Menu Login Ticket basket   Search

Head of an Old Man

The strong, characterful face of the old man in this dynamic study is timeless. Rendered with a loose and expressive handling of paint, the Italian artist Annibale Carracci (1560–1609) perfectly captures the realism of his subject, who strokes his beard as if lost in thought. The array of deft brushstrokes gives a sense of the speed with which Carracci produced this study, rapidly filling the entire picture plane with the man’s head to form an extreme close-up. As a subject, the honest face of the old man has provided Carracci not only with an opportunity to study the effects of ageing, but also to experiment with technique. With a limited palette of earth colours, he has drawn on a range of marks to capture the different textures on offer. Dry, patchy brushstrokes of white trace the wisps of the man’s tousled hair, with glimpses of warmer paint layers showing through the broken marks. In contrast, Carracci has applied thicker daubs of paint to map the wrinkles of the man’s furrowed brow. An orange buff ground gives a harmonious warmth to the study, especially where Carracci has left it to show through the thin layers of paint, for instance along the left-hand side of the face and in the hand. This sketch would have been one among many that Carracci produced as part of his normal working practice in the studio.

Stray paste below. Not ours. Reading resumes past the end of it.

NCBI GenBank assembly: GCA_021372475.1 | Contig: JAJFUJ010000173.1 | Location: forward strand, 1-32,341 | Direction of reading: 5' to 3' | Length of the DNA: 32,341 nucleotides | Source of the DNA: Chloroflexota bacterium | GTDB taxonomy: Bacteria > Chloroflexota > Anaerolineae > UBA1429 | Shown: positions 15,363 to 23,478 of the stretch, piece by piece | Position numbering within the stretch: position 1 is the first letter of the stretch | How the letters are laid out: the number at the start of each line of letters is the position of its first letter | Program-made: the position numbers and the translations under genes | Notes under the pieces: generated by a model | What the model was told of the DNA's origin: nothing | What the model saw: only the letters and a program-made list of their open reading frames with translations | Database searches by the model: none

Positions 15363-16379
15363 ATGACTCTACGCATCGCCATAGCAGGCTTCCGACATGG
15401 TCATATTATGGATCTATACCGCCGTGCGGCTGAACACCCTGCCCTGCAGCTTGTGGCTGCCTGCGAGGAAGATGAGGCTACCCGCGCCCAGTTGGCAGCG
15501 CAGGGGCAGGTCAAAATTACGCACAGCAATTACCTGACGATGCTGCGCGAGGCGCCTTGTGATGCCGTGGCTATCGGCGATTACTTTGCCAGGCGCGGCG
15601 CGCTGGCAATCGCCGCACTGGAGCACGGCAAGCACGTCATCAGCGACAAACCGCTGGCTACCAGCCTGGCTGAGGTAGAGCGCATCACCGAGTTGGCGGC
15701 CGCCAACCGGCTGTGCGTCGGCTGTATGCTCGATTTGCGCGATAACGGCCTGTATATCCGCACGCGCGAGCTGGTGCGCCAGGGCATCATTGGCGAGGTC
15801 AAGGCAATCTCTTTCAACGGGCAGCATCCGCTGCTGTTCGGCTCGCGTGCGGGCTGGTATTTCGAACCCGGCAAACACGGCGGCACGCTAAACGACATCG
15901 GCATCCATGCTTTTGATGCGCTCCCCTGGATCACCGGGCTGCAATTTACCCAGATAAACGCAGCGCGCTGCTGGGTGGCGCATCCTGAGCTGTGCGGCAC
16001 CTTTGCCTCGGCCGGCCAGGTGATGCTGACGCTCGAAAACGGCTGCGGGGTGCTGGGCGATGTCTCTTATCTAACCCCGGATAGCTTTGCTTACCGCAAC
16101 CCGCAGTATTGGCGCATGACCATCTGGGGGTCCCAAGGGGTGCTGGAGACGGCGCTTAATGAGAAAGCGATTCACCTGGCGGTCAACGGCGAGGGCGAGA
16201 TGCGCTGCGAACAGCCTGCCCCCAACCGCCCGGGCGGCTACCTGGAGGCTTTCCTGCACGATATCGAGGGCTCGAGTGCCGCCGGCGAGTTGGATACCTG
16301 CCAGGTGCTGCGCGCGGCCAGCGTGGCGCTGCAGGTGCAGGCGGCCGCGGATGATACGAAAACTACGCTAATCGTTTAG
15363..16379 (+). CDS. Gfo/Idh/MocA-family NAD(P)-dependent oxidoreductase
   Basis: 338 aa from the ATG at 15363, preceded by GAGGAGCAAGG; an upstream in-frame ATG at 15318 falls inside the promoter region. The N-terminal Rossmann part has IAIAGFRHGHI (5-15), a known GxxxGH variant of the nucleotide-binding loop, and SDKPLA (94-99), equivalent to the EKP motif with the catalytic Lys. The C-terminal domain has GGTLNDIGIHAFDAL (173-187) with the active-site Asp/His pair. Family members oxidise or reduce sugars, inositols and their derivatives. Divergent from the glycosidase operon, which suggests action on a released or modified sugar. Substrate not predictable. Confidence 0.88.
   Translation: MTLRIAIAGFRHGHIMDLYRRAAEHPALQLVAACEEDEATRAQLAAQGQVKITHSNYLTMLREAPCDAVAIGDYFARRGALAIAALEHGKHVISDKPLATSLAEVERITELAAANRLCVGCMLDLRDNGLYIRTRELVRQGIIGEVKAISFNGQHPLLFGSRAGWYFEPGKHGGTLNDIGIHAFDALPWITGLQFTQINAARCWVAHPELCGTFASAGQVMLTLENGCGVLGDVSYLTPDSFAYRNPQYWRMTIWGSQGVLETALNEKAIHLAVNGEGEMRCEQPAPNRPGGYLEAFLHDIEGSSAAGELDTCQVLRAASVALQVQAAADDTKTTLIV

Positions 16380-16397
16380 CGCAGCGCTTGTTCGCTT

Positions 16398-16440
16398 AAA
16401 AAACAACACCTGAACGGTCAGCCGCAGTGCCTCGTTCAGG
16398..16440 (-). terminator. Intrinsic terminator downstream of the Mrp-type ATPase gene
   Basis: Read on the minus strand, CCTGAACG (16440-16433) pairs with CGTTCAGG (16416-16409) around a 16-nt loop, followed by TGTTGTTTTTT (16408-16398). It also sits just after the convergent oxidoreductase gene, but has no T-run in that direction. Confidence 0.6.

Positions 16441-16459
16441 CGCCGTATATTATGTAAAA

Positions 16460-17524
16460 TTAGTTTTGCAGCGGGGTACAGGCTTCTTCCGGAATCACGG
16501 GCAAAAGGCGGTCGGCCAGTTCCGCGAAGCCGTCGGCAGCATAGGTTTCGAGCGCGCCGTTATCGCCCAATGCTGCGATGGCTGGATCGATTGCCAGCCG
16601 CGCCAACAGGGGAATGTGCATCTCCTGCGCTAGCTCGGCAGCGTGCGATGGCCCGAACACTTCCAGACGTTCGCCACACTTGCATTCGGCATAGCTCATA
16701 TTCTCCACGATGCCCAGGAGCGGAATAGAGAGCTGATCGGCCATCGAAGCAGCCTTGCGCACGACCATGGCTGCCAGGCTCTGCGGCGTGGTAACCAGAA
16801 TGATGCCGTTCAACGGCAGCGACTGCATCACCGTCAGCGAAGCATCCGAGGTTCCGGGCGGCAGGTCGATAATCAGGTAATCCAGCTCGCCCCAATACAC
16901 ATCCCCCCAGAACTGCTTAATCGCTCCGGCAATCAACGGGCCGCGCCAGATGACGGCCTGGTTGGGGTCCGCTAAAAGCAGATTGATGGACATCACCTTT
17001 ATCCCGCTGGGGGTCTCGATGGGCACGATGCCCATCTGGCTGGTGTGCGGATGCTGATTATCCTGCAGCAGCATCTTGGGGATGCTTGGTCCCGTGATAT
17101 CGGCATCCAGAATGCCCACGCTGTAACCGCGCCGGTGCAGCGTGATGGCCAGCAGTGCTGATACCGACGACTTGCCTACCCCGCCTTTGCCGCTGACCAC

Born in Bologna, northern Italy, Annibale Carracci came from a family of artists, and worked alongside his brother, Agostino (1557–1602) and cousin, Ludovico (1555–1619). The Carraccis were known for their originality, rejecting the mannerism of late sixteenth-century artists – a style seen to be idealised and artificial – to pursue instead an artistic approach based on a return to the study of nature. To disseminate their ideas, they opened the Accademia degli Incamminati (The Academy of the Progressives) in Bologna, which is often considered the first art school to have been grounded in life drawing. This sketch may have been produced as a visual exercise, either for teaching purposes or as a preparatory work for a larger composition. Drawing inspiration from the world around him, Annibale Carracci was an insatiable observer of real life, always at the ready to capture a character that could later be reimagined in a history painting or ceiling fresco. He was even said to have eaten meals with a pencil in hand and would utilise anything nearby to record a memorable face, even a laundry list. This sketch is painted directly onto paper, and later adhered onto canvas, the surface of which is still visible through the thin washes of paint.

Currently on display

Attributed to Annibale Carracci
Gallery 10
39.4 x 27.9 cm
Oil on canvas
Bourgeois Bequest, 1811
Accession number